1. What are the area goals? If area is one of the important criteria, then one needs to know what are the area reduction techniques available from the tool . I’m assuming that RTL has conforms to best design practices. Check the number of logic levels and cells used after first iteration. Accordingly decide what your strategy for area reduction should be. One benefit of reducing the area will help to comeup with a relatively smaller floorplan. Ofcourse most EDA folks prefer bigger floorplans sothat their floorplanning or placement tools can easily do the job :) , easily avoid the congestion and cross-talk issues :). But I strongly suggest synthesis folks to have some understanding of physical synthesis.

2. What are the power goals? Some tools have advanced power savings schemes in synthesis itself like Power gating flops/Retention flops. They do this when the RTL designer uses some special pragmas in their RTL code and they capture this when the tools parse the RTL.

3. If clock gating allowed? Are there any modules/blocks for which clock gating has to be disabled? You need to understand why it has to enabled/disabled and should be aware of its impact. You should know if the technology library has the support for ICG (Integrated
clock gating cells) .

4.How much hierarchy has to be kept? Keep in mind that Logical Hierarchy is different from Physical Hierarchy. When you decide to maintan hierarchy, it has to be considered that some optimization algorithms are limited by the module hierarchies/boundaries and so care should be taken as if and how much QOR can be sacrificed.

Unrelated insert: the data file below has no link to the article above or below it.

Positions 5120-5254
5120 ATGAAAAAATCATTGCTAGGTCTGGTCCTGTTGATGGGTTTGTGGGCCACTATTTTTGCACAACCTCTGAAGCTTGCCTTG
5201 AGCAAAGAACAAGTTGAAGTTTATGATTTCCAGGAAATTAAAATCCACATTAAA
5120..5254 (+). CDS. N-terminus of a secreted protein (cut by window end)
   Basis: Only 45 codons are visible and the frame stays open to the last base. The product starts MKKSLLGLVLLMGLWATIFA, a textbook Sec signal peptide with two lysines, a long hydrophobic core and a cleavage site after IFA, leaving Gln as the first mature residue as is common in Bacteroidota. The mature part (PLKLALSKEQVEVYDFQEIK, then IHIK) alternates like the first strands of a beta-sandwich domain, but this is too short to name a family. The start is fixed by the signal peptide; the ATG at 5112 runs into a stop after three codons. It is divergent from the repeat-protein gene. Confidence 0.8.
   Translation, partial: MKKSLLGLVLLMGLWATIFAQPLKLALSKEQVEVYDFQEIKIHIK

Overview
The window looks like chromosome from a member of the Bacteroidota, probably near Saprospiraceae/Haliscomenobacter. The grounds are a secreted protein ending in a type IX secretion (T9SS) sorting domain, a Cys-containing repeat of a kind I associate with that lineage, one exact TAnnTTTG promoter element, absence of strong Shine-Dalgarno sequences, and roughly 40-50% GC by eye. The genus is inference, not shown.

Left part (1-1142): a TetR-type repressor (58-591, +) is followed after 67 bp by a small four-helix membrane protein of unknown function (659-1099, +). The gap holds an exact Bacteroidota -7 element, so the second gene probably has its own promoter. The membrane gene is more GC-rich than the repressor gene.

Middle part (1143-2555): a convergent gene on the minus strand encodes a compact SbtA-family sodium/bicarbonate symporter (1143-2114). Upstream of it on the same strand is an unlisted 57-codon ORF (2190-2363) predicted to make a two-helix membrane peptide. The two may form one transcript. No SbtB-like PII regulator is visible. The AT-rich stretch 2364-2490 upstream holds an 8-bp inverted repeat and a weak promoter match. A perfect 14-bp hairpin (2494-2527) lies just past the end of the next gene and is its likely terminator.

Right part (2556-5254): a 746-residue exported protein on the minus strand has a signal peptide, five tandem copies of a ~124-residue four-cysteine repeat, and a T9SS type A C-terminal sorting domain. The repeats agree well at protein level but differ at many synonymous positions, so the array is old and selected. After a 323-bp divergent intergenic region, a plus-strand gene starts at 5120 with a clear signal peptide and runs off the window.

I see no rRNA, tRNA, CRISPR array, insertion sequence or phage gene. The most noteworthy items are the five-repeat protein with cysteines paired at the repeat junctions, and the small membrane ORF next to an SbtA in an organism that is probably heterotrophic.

5. Is flattening allowed ? The answer to this question depends partly on the decision you make on the above question. If yes , is it allowed on entire design ? If not, can you atleast do flattening selectively. Other relevant information you need to know is , if rtl inferred models can be flattened .

6. What is your DFT strategy and methodology. Many might wonder why is it important to consider at Logic Synthesis stage. This is especially important when you plan for DFT during RTL development. Like you might have declared the test/scan ports in RTL and since scan insertion will not be done till synthesis has been done, many optimization algos in the synthesis engine will see them as floating and will blow them away. So, you might need to instruct the tool not to touch them.

7. Resource sharing and Operator Merging : If the these options are available in the synthesis and if you dont have any constraint or reason for not using them, then it is highly recommended to take advantage of these . But care has to be taken as some formal tools either dont have good support for this or dont support them at all .

8. Datapath architecture selection : Some advanced synthesis tool allows you to configure/pre-select the datapath architectures . If timing is critical for a particular block, then you might want to overide the area optimization steps by selecting the fastest architecture available for all the datapath components in that particular block. Do remeber that selecting fastest architecture might blow up area sometimes.

9. Formal Verification : FV (Formal Verification) tools dont do agressive optimizations ( or should I say, it is not a good idea to so :) ) as synthesis tools do. So, it is highly important that you let your FV tool know about the synthesis options when exists & possible. You should try to mimic the synthesis env in your FV environment. Else you can see some false failures.

10. Hard Macros : When macros are used and if some of the inputs/outputs are unused, they might be removed. So if any macros or hard instantiated gates are present , you should set the appropriate commandslike force keep or set_dont_touch .

11. Spare gates/registers : When spare registers are described in the RTL itself, synthesis tools should be instructed to preserve them else they are treated as a part of unreachable registers and might be thrown off during